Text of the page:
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  • Faithful to my Homeland, the Republic of Poland
  • NEWS

  • 28 July 2018

    A conversation that took place between President Franklin D. Roosevelt and Jan Karski was one of the many initiatives taken by Poland to tell the international community about the tragedy of the Holocaust. On the 75th anniversary of this conversation, the MFA Archives evokes a memorandum from their meeting.

    Before World War Two, Jan Karski (his real name was Jan Kozielewski) worked at the Ministry of Foreign Affairs in different posts, among them, the Consulate General of the Republic of Poland in London and the Emigration Policy Section of the MFA Consular Department. After the outbreak of the war, he joined the underground resistance movement and was often sent as a courier from occupied Poland to France and Great Britain carrying reports for the Polish Government-in-Exile. In 1942–1943, he informed members of the British and US authorities and Jewish organisations about the Holocaust of Jews living in the territory of then occupied Poland.

     

    The conversation between Jan Karski and President Franklin D. Roosevelt held on 28 July 1943 was one of his best known efforts in this regard. The meeting took place at the White House in the presence of the Polish Ambassador to the US Jan Ciechanowski. The range of issues raised was broad and included the situation in occupied Poland, German policy, the Home Army and its operations, and the matter of Polish State borders after the war. But one of the most important points discussed during this meeting were the crimes committed in the occupied territory of the Republic of Poland against the Jewish population. “I am sure that many people have no idea about the terrible fate suffered by the Jewish population,” said Karski. The Polish envoy also informed the US President that the number of Jews who had been murdered in Poland had exceeded 1.8 million, stressing that the Germans “want to subject the Jewish population to biological annihilation.” Karski also warned that if the Allied Powers fail to act with determination, the Jewish population in Poland “will cease to exist.”

     

    Karski’s visit to the US and his meeting with the President were very significant. The US President had naturally been informed about the situation of the Jewish population in the occupied territories, but his knowledge usually came from diplomatic or intelligence sources. This time he had an opportunity to hear a first-hand account told by an eyewitness of the Shoah.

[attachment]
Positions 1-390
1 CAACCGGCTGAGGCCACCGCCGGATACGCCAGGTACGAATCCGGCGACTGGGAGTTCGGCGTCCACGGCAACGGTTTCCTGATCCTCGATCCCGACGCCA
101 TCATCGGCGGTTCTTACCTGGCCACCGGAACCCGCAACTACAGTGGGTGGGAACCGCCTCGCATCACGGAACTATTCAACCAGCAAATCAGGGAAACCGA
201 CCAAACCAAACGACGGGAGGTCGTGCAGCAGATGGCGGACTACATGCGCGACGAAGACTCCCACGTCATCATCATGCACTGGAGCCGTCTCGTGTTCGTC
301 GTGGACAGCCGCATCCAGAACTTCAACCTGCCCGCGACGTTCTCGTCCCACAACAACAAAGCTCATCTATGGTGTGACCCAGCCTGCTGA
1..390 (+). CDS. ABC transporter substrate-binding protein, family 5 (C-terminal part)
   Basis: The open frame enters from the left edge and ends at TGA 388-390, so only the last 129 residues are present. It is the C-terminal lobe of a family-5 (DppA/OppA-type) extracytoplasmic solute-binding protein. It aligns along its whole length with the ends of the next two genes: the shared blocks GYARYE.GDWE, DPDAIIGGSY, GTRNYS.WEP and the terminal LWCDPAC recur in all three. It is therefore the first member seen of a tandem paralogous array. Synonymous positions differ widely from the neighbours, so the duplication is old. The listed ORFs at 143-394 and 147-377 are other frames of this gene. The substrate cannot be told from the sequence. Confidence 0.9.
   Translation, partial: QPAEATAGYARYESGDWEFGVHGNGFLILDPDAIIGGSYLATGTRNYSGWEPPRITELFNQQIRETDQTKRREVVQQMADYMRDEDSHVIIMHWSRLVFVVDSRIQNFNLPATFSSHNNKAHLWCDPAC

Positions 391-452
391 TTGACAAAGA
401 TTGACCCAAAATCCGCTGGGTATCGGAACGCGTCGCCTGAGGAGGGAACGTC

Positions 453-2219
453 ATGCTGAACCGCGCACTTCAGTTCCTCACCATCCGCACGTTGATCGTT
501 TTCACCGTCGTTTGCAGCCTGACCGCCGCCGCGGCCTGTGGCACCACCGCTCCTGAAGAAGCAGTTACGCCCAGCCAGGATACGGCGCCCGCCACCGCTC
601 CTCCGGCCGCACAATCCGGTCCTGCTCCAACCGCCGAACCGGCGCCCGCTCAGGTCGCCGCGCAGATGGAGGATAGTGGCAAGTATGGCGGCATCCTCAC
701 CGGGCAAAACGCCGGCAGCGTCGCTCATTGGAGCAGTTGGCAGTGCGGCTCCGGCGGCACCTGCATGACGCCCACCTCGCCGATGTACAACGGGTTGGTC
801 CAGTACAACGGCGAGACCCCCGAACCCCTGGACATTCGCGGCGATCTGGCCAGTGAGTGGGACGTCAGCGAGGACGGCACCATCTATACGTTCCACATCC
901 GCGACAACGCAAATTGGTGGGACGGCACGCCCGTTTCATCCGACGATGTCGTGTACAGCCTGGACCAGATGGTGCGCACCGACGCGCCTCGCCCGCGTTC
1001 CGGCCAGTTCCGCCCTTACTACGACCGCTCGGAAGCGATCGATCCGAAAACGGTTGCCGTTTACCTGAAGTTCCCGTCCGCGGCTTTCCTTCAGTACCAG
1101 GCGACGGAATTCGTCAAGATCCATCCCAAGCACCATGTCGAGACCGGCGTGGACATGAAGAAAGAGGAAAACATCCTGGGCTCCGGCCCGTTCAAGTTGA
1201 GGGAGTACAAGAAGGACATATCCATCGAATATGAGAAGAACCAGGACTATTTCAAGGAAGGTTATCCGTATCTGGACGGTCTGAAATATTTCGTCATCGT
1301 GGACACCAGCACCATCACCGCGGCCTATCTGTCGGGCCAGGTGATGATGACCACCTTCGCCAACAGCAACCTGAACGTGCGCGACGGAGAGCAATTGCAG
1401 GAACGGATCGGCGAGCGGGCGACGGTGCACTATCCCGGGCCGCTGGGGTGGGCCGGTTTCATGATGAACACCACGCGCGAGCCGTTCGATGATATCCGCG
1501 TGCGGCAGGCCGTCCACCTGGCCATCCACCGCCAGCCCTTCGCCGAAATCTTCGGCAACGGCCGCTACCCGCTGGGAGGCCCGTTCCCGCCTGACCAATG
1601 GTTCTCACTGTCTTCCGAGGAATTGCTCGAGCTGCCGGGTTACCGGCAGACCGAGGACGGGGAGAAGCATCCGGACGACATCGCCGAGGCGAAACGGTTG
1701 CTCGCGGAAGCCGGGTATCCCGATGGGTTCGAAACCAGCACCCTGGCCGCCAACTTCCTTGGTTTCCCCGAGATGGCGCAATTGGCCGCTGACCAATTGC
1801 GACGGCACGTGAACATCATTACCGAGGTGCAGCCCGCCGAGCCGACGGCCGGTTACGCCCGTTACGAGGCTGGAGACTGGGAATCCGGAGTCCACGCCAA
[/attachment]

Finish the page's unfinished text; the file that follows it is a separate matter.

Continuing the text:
For his services, Jan Karski was awarded the Silver Virtuti Militari cross (1943), the title of the Righteous Among the Nations (1982) and the Order of the White Eagle (1995).

     

    Presented documents:

     

    A memo drafted by Jan Karski from his conversation with the US President, additionally countersigned by Ambassador Ciechanowski (PDF file). The original memo is in the collection of the Hoover Institution in the US, and is also available on microfilm in the Central Archives of Modern Records in Warsaw and on the website of the National Digital Archives (Archives of Modern Records, the Hoover Institution, MFA group, catalogue no. 54, folder 8, frames 667-696).

     

    A memo drafted by Ambassador Ciechanowski which illustrates Jan Karski’s  visit to the US and his talks with US politicians, government officials and journalists, as well as with members of Jewish organisations (PDF file) (Archives of Modern Records, the Hoover Institution, MFA group, catalogue no. 54, folder 8, frames 659-666).

     

    See also archival documents and photographs concerning Jan Karski:

     

    75th anniversary of the Raczyński Note

    On the extermination of Jews in occupied Poland

     

    Drafted by MFA Bureau of Archives and Information Management, Historical Knowledge Section

     

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